Friday, August 21, 2009

Flash Fiction Story--The Great Puzzle

I poured another glass of my favourite merlot and picked up the postcard again. It wasn’t really anything special; just a few seagulls flying across a mostly blue sky overtop sparkling blue water. Tampa, Florida scrawled across the top left corner.

Of course, I knew who it was from before I even turned it over. Wanda. The woman for whom my father had abandoned my mother and me almost 15 years ago. Wanda, the woman who’d made more of an effort over the years to reconnect the two of us than he’d ever made in his entire life. Wanda, the woman whose very name made my skin crawl.

I’d received dozens of such postcards over the years. They always seemed to have some kind of animal on them. Dolphins. Whales. Alligators. Puppies. Sickening really.

So when I picked up this one, I expected the typical message on the back: Hi Sweetest Girl! Your Dad and I are having such a fantabulous time here. You should come and visit! He misses you soooooo much!!! We know you’re busy, but please try to write us back sometime! Bundles of love with bows on top, Wanda and Dad.

Something along those lines.

I never thought I’d wish for another postcard like that. And, well, I guess I still wouldn’t. I just wasn’t expecting this. I suppose no one ever really does.

With another sip of wine, I turned the card over and re-read the message.

“Dearest Sammie, I’m sorry to have to tell you this...but your father no longer flies high in the sky of life with us. He passed peacefully on Aug 7th, with me and your step-brother at his side. I’m sure he would have wanted you to be there...there just wasn’t any time. He loved you sooooo much!!!! Please write back, come visit, the funeral is Monday. Bundles of love as always, Wanda."

Who tells someone their father’s dead on a bloody postcard? And who makes a stupid pun on said postcard? Seriously.

I drained the last of the wine in one giant swallow. Wishing the bottle wasn't already empty, I pushed the glass out of the way.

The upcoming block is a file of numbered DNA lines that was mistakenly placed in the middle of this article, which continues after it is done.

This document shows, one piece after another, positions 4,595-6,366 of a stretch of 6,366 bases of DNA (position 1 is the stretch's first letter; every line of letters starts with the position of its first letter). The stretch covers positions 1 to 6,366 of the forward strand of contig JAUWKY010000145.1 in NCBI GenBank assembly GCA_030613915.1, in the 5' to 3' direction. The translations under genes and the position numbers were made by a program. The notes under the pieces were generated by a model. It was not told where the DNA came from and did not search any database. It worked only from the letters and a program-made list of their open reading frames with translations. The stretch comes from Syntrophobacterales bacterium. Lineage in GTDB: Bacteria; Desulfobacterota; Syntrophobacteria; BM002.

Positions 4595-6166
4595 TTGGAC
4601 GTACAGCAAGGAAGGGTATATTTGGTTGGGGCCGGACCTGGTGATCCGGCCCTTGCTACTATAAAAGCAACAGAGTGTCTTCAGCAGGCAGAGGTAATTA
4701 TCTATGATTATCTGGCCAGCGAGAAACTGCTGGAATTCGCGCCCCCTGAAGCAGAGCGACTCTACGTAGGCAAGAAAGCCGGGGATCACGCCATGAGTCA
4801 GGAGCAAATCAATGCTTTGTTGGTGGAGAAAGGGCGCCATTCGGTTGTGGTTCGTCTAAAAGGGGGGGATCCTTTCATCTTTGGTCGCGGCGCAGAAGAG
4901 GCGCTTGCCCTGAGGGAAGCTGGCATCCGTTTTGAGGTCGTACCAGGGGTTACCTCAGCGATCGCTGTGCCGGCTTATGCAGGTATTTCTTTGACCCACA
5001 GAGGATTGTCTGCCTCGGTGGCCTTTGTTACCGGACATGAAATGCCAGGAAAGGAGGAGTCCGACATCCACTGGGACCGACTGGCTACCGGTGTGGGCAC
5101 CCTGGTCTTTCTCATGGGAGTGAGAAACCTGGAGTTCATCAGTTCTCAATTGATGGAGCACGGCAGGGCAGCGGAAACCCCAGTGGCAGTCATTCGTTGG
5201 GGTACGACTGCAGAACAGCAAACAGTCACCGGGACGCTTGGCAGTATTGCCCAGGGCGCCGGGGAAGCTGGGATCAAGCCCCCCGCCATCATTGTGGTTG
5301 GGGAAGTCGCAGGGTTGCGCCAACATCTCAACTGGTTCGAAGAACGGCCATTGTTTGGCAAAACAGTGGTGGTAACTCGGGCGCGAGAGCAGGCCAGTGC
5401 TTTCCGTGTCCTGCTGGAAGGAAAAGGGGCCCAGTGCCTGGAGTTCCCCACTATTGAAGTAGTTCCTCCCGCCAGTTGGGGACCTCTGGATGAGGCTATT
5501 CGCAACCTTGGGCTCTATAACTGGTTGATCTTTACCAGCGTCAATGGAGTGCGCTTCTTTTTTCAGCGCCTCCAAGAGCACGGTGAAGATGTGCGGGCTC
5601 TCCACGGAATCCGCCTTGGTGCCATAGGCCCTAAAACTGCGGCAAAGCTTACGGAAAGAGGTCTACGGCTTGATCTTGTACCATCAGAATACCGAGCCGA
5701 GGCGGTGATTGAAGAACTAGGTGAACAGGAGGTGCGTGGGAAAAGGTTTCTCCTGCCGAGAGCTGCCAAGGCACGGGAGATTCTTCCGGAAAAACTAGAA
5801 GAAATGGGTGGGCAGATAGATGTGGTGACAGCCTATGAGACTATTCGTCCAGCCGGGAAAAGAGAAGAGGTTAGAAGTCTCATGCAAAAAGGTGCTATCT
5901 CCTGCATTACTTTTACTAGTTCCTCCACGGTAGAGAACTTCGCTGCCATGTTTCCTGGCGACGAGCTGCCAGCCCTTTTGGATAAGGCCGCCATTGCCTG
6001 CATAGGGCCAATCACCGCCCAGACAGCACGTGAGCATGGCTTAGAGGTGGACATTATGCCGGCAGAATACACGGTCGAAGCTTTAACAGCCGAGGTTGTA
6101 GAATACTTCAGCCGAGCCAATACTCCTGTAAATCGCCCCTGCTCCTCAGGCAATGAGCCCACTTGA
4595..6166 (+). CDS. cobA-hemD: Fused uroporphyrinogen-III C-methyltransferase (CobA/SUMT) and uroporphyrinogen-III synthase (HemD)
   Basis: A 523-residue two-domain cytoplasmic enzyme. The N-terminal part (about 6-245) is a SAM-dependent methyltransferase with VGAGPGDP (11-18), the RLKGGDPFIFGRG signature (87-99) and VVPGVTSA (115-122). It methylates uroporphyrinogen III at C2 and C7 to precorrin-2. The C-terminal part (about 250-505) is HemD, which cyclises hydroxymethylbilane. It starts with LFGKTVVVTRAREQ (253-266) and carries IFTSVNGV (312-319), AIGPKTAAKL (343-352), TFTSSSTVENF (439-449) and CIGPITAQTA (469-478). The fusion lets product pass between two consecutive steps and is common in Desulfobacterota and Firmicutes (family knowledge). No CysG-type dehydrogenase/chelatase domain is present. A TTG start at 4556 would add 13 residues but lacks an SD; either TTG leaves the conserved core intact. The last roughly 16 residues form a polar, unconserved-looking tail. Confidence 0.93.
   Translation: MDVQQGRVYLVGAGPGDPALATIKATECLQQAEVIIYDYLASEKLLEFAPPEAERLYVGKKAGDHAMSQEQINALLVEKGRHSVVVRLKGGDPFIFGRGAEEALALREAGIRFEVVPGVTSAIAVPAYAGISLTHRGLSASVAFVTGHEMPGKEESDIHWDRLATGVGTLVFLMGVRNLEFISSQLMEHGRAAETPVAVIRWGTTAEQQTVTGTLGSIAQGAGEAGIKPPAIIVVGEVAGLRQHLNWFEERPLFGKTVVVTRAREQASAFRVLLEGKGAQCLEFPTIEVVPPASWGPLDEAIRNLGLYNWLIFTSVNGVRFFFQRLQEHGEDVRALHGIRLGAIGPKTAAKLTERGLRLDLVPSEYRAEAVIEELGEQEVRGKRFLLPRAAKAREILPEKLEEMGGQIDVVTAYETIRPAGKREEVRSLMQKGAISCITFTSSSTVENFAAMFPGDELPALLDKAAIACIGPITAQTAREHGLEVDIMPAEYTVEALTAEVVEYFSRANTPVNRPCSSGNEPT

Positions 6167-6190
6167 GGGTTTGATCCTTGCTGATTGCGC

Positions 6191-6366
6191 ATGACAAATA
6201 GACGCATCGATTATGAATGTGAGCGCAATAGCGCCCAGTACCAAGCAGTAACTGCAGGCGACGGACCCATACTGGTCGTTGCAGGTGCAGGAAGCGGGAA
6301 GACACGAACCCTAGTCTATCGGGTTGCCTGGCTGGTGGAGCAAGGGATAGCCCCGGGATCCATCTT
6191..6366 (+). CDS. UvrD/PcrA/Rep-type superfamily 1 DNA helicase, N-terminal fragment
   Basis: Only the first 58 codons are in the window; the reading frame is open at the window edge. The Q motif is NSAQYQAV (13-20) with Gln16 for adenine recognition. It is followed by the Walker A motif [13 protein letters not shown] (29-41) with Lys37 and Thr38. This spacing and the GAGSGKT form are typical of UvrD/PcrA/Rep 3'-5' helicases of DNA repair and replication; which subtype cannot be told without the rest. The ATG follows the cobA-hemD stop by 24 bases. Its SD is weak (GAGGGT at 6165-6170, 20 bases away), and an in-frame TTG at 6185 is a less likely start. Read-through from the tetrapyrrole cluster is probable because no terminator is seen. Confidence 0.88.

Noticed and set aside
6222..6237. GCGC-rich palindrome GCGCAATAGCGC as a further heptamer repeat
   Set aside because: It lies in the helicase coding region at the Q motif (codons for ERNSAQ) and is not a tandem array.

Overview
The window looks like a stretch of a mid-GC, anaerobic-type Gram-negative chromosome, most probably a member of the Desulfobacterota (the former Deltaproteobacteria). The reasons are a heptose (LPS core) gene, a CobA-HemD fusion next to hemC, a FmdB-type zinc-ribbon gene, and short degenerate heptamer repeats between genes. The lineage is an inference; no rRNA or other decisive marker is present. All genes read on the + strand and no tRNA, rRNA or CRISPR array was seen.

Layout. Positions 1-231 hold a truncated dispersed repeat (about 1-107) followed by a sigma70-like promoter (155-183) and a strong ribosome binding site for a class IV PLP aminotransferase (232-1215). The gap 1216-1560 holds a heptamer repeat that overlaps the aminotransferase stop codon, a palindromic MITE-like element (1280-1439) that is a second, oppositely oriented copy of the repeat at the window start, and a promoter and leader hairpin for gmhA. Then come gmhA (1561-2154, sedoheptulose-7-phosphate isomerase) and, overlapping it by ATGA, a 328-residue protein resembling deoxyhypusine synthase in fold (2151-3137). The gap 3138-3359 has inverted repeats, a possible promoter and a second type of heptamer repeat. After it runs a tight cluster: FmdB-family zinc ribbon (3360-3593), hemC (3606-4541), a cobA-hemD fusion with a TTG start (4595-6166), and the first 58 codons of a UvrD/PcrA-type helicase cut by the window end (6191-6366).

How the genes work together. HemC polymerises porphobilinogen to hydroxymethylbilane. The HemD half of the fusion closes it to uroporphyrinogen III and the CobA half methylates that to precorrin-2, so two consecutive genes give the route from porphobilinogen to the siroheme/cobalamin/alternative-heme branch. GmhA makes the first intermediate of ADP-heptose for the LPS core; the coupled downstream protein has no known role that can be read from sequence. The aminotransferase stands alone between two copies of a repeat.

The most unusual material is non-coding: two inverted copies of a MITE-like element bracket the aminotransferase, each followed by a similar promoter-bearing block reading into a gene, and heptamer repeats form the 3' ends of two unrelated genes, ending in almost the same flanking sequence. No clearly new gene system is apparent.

The Great Puzzle. Dad's little pet term for life. And, of course, he was obsessed with actual puzzles. It was the unrequested unwanted gift he'd always give me, year after year, without fail. Come to think of it, he and Wanda really did deserve each other.

The funny thing is I couldn't not complete the puzzles he gave me. I don't know why. Like I was compelled to do it by some higher, father-loving-despite-everything power. Until this year. The FLDE Powers That Be had finally given up too and so this year's puzzle was still carelessly wrapped in silver paper, unevenly folded, with tape peeling off.

I'd told myself I'd open it if--and only if--he ever convinced me that there was more to him, and to us, than this pointless gift. Enough's enough, you know? But I guess that’s one day that’ll never see light.And maybe this last puzzle could my good-bye to what was and what could never be.

I tore it open, and tossed the wrapping to the side. The puzzle was a shot of earth as seen from space and had a thousand pieces. Literally.I sat there for three and a half hours putting it together. I'm really good at puzzles. Lots of practice, I suppose.

The phone rang a few times, like an alarm clock valiantly trying to wake me from this strange dream. I ignored it.

I fingered the last puzzle piece. It was mostly white, with some red,and it fit exactly no where. Certainly not in the empty spot somewhere in Australia.